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  • Computers — Past, present, and future

    Page(s): 116 - 121
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    This article deals with the historical development of computers. It also discusses current problems and indicates future structural and functional computer trends which will help to free man from burdensome calculations and increase his material wealth while permitting him more time for pursuits not directly concerned with earning a living. View full abstract»

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  • Residential heat pump experiments — I

    Page(s): 122
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    AS A RESULT of experience in the operation of experimental heat pump systems in Philadelphia, Pa., it has become evident that it is necessary to direct efforts toward improving substantially the annual load factor of electrical service supply to such systems, to overcome the competitive handicaps inherent in utilizing electricity for house heating. The author believes that this objective may be accomplished through the development of economically feasible media for storing heat in sufficient quantities to permit a reduction in the maximum kilowatt demand for electricity of a heat pump system. View full abstract»

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  • Residential heat pump experiments — II

    Page(s): 123
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    EARTH SEEMS to be superior to air or water as a source for heat pumps. Its ambient temperature is higher and less variable than outdoor air, and its use does not involve problems of accessibility or recirculation such as would accompany the use of surface or underground water. However, little factual information has been available on the heat transfer characteristics of the earth, particularly as a heat source. Also, some investigators were apprehensive that prolonged heat withdrawal or absorption would have adverse effects upon the long-term temperature levels in the earth. View full abstract»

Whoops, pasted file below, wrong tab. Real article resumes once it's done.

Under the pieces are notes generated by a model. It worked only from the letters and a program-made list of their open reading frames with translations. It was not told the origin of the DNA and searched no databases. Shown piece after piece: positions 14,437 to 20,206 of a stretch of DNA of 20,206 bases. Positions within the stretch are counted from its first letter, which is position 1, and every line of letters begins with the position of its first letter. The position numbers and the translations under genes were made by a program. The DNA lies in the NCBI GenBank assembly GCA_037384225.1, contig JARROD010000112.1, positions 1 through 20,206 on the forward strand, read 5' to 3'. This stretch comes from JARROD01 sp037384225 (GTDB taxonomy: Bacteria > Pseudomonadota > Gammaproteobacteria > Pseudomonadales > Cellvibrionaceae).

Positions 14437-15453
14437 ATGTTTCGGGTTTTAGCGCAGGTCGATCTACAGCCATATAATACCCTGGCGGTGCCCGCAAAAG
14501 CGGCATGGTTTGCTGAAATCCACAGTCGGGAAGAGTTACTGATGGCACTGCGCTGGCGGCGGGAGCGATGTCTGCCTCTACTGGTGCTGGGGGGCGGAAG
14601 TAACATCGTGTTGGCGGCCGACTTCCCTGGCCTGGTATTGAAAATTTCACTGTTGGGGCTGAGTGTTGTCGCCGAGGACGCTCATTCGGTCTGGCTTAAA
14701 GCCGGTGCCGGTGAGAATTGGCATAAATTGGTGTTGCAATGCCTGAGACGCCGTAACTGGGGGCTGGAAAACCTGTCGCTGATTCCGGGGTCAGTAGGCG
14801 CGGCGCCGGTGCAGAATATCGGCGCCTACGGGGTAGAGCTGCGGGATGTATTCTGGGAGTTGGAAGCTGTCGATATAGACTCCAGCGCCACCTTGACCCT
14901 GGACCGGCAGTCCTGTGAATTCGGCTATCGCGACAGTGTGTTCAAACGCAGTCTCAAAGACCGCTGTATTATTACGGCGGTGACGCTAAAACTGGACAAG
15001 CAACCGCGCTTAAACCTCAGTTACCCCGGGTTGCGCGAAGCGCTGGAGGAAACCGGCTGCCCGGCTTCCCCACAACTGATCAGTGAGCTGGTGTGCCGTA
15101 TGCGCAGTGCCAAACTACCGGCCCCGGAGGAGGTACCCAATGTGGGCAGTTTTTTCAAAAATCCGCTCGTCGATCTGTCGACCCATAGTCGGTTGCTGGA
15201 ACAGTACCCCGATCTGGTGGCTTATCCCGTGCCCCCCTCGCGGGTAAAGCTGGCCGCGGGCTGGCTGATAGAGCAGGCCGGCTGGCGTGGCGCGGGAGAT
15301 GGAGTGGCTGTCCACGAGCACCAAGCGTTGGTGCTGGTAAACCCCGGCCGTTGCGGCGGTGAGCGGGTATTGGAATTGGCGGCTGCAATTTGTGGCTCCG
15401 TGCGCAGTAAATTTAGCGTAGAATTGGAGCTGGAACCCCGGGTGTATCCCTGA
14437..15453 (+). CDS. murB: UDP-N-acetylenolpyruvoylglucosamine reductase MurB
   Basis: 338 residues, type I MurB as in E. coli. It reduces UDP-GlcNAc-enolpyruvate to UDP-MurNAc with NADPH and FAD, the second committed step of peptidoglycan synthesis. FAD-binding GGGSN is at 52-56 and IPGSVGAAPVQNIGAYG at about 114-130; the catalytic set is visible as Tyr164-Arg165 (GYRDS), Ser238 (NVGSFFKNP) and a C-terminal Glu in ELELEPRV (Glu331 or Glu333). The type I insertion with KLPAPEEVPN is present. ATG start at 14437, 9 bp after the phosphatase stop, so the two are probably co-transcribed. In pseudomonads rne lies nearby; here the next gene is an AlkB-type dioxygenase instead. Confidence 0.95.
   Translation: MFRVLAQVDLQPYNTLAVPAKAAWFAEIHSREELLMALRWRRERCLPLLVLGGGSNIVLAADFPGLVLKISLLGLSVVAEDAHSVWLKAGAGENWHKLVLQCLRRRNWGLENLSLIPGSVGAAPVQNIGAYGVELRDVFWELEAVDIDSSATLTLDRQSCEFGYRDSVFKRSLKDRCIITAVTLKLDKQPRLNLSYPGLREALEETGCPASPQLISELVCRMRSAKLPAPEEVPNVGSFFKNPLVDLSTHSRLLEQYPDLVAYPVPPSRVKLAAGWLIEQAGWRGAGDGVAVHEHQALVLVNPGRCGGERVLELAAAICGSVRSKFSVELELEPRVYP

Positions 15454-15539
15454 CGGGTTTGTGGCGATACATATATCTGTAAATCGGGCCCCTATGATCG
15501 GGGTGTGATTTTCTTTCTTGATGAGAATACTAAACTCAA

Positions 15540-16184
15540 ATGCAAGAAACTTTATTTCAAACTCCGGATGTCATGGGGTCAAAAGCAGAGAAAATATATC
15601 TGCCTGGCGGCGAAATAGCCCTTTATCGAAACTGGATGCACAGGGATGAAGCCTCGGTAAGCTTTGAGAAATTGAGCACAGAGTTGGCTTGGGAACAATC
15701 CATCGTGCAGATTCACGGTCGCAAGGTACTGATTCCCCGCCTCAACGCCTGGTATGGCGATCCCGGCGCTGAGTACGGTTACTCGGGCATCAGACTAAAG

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  • Residential heat pump experiments — III

    Page(s): 124
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    IN ORDER TO INVESTIGATE the practicability of using heat pumps for year-round residential heating and cooling in the Philadelphia, Pa., area, two experimental installations were operated for 2 years, using the earth as a heat source and heat sink. View full abstract»

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  • Television in industry

    Page(s): 125 - 130
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    TELEVISION unquestionably has a place in industry and even at this comparatively early stage of its development its increasing acceptance, as well as uses now visualized for it in the future, indicate that its potential for industry is probably greater than that to be realized commercially. View full abstract»

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  • 42 Years' experience combating sleet accumulation

    Page(s): 131
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    EXPERIENCE OF 42 sleet seasons has enabled the Pennsylvania Water and Power Company to develop methods of combating sleet accumulations which provide satisfactory performance of lines susceptible to sleet troubles. Design improvements also have been made, and a 1931 design has given perfect performance in an area where sleet storms are prevalent. View full abstract»